For better or worse, marriage has auto insurance implications

Getting married (or entering into a civil union or domestic partnership) means joining two once-separate lives. In addition to combining homes, finances and families, you'll want to consider joining your auto insurance policies. And that could mean saving money on your auto insurance premium.
Some insurers, according to the National Association of Insurance Commissioners (NAIC), offer discounts for married couples. By settling down, you may become more reliable and less risky in the eyes of your insurance company. And that means lower premiums. Men under age 25 could see the biggest discounts, according to State Farm. Single men under 25 are charged some of the highest rates because statistics show they're riskier drivers. Once they're hitched, however, their risky behavior has been statistically shown to decrease -- and so do their premiums.
Even if your insurance company doesn't reward you with an automatic discount, married couples can reduce their premiums in other ways, according to the NAIC. For one thing, now that they're sharing a home, their cars are likely sharing a garage. That means they can share a policy as well and become eligible for multivehicle discounts. Moreover, married couples share a lot more than cars. They share belongings, a home or an apartment. By insuring all these things with the same insurance company, the couple will become eligible for something called a multiline discount.
With rewards comes greater responsibility, however. Just as with joining lives, joining auto insurance policies can have complications. When a married couple combines their auto insurance policies, both drivers' records will affect the premium for the entire policy. The NAIC recommends that couples consider the following before combining their individual policies:

  • If your spouse has a poor driving record, this could harm your premiums. Consult with your agent about options like a named-driver exclusion if you're worried about combining your policies. A named-driver exclusion is an addition to your policy that states your spouse won't be covered when driving your car. It may bring a lower premium -- but remember that if your spouse does crash your vehicle, you'll be responsible for all associated costs.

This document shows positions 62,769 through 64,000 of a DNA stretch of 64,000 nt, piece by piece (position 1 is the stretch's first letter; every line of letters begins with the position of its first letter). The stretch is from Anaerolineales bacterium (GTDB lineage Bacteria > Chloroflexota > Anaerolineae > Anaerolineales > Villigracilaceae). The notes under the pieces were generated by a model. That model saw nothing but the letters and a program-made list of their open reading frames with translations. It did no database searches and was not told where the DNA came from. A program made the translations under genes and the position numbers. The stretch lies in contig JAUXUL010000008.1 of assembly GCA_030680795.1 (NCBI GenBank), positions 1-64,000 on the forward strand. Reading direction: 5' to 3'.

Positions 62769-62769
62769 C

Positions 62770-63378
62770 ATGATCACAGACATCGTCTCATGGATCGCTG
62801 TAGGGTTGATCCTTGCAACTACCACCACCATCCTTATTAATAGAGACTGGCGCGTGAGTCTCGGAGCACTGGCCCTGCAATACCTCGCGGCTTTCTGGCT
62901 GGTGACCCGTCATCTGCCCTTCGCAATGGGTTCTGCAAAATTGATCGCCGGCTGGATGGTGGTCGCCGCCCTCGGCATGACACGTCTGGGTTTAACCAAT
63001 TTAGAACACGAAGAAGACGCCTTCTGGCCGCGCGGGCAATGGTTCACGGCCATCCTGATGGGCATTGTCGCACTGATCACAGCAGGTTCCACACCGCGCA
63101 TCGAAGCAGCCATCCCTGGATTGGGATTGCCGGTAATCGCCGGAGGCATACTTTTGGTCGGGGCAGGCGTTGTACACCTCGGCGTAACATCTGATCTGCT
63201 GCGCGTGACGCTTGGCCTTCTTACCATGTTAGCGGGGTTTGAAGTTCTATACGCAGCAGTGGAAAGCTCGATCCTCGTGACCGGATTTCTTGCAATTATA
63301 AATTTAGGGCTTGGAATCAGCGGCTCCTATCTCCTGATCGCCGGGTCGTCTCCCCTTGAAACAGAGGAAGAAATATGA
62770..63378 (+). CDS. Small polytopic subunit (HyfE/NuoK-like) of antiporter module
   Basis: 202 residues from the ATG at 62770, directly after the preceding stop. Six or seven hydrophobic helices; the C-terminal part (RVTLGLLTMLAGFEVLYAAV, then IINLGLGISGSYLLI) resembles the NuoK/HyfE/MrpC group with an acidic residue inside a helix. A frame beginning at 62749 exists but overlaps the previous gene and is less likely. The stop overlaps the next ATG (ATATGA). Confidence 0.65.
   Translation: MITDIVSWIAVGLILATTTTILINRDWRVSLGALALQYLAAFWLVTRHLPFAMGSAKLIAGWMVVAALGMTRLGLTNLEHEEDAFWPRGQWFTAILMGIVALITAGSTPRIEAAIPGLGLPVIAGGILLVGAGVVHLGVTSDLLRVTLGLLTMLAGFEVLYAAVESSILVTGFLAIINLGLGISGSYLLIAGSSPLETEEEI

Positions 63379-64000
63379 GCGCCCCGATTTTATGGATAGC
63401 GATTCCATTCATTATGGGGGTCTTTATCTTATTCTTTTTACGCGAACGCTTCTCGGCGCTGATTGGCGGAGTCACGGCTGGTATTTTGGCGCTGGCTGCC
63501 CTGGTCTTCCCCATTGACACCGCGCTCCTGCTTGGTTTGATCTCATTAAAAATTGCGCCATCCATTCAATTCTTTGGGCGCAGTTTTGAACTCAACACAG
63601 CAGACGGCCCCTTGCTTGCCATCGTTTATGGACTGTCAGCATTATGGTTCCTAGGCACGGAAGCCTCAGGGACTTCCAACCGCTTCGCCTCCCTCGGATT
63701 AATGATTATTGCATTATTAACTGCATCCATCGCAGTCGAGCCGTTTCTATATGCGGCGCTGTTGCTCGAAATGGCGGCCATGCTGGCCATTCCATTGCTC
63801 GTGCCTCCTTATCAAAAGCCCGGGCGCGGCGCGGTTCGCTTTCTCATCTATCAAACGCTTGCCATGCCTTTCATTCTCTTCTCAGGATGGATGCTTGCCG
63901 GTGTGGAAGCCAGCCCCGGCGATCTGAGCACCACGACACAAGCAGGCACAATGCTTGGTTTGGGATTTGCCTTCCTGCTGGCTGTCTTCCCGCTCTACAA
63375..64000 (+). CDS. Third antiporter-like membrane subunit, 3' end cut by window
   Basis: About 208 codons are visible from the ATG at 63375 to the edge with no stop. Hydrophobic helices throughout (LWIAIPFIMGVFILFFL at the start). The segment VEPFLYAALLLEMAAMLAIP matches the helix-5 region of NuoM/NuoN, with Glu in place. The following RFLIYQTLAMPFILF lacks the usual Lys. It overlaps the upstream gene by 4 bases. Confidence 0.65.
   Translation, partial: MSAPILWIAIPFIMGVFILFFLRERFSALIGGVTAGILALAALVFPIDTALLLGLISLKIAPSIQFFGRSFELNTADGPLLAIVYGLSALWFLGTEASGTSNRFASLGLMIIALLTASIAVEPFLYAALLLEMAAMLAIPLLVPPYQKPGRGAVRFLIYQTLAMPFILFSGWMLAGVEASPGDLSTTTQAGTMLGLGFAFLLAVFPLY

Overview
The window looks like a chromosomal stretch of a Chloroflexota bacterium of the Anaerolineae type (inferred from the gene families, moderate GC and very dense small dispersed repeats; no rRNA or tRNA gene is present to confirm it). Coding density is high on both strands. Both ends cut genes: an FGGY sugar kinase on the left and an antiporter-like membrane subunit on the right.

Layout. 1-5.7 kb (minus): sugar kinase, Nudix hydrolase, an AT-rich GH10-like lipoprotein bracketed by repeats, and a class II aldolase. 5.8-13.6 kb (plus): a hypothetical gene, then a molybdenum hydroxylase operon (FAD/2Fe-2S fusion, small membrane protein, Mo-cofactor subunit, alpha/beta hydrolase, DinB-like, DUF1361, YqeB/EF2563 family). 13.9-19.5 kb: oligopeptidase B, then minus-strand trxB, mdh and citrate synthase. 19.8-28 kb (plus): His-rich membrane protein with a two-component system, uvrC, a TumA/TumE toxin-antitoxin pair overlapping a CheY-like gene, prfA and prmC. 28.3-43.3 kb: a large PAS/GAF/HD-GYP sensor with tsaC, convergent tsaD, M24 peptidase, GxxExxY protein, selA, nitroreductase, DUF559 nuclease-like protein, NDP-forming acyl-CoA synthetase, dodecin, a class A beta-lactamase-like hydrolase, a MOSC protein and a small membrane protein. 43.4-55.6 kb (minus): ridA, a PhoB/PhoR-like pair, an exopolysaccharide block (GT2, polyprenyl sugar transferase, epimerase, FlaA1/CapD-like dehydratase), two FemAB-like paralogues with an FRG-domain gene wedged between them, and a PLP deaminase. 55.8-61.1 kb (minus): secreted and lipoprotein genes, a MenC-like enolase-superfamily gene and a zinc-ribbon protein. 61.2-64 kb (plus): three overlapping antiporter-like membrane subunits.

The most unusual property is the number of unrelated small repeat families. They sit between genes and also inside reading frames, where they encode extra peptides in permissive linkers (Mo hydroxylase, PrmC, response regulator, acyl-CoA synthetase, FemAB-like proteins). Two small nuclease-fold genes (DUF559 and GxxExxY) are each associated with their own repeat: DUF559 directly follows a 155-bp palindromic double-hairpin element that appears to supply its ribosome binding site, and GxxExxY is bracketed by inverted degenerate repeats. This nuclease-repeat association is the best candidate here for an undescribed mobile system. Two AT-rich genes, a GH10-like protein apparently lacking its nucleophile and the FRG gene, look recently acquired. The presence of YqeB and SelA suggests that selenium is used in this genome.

• Your vehicle age and type will affect your premium. Purchasing a larger vehicle, like a minivan or sport utility vehicle, to transport a growing family could affect your premium.
  • If you'll be transporting children in the near future, you may want to consider increasing your liability or medical payment coverage limits.

Civil unions and domestic partnerships

Couples joined by civil unions and domestic partnerships may be able to get some of the same insurance savings that married couples get. Esurance, for example, extends its married-couple rate to those who are in civil unions or domestic partnerships recognized by a state or another country.
Domestic partners, however, will likely have to show proof of their status to their insurer to qualify for any special married rates. Requirements for getting official documentation vary state by state. In Washington state, for example, registration of domestic partnerships is handled through the Secretary of State's Office and costs $50. Couples can register by mail, but the forms must be notarized, according to the state's Office of the Insurance Commissioner.
Even without official recognition, couples can qualify for multicar discounts if their cars are kept in the same location. The Oklahoma Insurance Department recommends that domestic partners who share cars list one another as secondary drivers on their own policies. This allows them to borrow one another's cars regularly.

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